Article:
Slapping huh? "Sigh." Nothing amuses me more then to go into a music store and watch guys abuse the different basses with totally insipid and undiciplined slapping that cannot even be termed as musicial. I'm thinking, 1. How can this make this person determine to buy this bass? and 2. How could this possibily fit into a band situation? And it's not just kids that do it either. Now i play country, and to me slapping is like garlic, a little goes a long ways, but make it count when you do do it. Of course, i love hearing the slapping sound on upright basses.
    Yes, i said that "dirty word" COUNTRY! lol. I do get tired at times at the almost total disrespect at the artform that is country music and country bass playing, wwhich sadly i fear is a dying art form as the current "country"(?) i have to play is anything but. Most is just total pop/dance/ rock ect. It's a joke to have it on country radio. It has honestly been my experience that country players can play rock. blues, funk ect ALOT better than rock or funk guys can play country. I've seen some non-country players try to play it and fail in both a miserable and humorous way. It's not really funny to me to see a player struggle, but it is in the context that so many knock or hate country for sme strange reason so i do take satisfaction when some guy that says country is "easy" and then can't play it. I watched this rock guy one time that couldn't even find his a$$ on a 3 chord standard country shuffle called "Heart over mind" and then told me that "country sucks anyhow." lol Trent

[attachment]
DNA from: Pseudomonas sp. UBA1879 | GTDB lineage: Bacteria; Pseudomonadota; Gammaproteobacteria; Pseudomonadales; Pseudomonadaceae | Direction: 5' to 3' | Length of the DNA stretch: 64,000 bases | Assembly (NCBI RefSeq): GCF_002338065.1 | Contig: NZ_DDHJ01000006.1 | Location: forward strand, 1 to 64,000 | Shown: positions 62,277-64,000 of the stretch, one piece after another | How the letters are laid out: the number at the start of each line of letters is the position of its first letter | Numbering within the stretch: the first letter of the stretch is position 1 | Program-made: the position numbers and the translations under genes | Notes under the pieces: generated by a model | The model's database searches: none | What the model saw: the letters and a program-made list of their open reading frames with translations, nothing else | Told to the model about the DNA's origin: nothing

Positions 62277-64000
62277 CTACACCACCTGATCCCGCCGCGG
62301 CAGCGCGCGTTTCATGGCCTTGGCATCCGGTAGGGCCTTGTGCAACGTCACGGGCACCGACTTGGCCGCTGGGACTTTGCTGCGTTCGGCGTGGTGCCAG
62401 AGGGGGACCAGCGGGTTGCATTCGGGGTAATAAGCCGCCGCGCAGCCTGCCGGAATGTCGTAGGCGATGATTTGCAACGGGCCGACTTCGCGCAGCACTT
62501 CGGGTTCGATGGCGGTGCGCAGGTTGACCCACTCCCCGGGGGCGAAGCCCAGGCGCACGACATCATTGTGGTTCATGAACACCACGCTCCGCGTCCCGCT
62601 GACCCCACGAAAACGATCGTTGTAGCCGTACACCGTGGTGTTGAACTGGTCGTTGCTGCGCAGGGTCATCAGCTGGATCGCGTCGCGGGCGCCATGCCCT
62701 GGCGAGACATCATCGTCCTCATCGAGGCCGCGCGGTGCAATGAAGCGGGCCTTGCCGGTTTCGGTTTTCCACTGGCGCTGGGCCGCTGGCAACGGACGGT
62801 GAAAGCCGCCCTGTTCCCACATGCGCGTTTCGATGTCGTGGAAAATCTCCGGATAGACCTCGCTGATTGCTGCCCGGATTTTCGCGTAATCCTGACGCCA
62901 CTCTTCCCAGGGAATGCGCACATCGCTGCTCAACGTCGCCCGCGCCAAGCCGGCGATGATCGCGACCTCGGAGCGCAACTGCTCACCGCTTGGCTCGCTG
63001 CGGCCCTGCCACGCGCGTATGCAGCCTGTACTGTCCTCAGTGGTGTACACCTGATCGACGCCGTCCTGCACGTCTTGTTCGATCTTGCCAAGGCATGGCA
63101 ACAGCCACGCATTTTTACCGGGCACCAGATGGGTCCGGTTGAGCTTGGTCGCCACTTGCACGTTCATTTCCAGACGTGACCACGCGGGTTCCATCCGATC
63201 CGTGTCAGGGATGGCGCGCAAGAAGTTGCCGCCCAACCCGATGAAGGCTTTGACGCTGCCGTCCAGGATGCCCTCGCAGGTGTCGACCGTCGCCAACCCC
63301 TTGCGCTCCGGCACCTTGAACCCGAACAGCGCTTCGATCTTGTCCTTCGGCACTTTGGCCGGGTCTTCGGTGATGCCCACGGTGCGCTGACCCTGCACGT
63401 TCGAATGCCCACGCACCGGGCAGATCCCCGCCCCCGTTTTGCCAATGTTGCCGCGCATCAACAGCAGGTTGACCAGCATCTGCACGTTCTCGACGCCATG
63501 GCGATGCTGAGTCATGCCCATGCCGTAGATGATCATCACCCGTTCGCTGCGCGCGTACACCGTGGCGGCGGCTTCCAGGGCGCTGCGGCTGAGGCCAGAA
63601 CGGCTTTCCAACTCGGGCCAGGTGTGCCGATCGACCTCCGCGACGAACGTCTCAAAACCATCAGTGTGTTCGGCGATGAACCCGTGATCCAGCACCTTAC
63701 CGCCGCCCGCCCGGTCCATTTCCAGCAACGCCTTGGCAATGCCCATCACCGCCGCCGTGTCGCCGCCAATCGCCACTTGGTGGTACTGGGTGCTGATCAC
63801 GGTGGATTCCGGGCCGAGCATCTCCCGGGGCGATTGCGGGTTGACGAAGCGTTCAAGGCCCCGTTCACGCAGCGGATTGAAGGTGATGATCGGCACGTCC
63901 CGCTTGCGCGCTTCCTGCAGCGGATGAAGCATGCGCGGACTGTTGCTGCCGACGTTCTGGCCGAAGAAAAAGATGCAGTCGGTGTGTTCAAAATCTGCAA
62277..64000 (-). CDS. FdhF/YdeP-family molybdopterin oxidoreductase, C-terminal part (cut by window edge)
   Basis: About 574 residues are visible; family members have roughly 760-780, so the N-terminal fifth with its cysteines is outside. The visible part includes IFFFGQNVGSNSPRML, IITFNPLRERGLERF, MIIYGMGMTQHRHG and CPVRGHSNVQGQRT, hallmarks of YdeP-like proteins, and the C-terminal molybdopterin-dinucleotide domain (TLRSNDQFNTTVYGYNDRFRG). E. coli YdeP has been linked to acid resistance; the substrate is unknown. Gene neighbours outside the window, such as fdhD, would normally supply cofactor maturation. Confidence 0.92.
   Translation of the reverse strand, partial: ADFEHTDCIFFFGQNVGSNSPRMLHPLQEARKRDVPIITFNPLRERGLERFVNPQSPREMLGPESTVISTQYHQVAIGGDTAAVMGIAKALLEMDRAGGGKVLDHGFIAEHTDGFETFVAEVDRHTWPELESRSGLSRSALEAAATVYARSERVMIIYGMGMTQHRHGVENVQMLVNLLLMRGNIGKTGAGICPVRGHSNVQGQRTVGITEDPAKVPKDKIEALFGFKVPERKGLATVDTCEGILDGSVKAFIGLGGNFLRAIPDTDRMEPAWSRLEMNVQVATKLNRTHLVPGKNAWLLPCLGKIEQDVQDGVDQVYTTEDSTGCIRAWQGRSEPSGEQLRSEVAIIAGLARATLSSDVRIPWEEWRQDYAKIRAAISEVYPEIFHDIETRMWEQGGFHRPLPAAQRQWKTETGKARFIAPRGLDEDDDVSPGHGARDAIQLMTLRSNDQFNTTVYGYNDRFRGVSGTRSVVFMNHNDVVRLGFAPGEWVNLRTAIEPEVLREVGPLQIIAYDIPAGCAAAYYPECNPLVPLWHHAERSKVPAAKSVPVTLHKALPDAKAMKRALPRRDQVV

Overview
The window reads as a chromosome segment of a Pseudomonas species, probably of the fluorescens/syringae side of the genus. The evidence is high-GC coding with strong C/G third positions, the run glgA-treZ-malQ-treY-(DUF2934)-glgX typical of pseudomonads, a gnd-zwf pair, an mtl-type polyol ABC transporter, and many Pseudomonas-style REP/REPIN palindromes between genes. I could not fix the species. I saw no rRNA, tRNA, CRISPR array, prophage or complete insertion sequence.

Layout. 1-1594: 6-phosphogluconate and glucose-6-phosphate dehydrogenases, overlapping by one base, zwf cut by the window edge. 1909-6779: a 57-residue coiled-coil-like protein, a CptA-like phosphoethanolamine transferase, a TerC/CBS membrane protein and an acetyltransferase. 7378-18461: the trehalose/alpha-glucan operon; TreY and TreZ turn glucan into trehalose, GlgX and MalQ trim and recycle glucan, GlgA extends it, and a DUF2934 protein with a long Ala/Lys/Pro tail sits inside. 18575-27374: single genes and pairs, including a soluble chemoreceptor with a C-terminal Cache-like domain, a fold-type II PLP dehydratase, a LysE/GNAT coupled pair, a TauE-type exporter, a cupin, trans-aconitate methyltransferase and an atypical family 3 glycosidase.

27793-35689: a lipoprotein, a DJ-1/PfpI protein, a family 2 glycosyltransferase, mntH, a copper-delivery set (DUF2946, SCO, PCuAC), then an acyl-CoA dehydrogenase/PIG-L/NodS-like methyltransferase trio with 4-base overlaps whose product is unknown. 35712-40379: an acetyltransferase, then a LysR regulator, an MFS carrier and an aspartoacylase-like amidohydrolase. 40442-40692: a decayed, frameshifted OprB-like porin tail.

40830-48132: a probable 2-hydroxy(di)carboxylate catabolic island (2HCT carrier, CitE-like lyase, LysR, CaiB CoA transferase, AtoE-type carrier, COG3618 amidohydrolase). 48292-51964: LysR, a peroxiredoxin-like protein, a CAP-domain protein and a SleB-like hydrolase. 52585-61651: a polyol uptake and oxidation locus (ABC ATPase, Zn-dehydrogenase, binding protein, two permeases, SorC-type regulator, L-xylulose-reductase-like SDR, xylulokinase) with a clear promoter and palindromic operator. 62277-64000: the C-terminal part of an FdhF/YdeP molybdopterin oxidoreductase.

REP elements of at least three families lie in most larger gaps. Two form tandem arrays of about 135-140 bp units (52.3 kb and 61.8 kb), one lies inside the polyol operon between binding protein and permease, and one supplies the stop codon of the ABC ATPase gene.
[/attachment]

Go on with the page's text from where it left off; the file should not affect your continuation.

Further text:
Keep it country!
  5. gmstudio99


    Mar 11, 2000
    Cleveland, OH
    <BLOCKQUOTE><font size="1" face="Verdana, Arial">quote:</font><HR>Originally posted by Trent-35:
    why do you say that a J is more versitile tone wise than a P? Just curious. My hands are not big, but i learned to play 20 years ago on my dads 65 Fender P, so that's what i gravitite towards.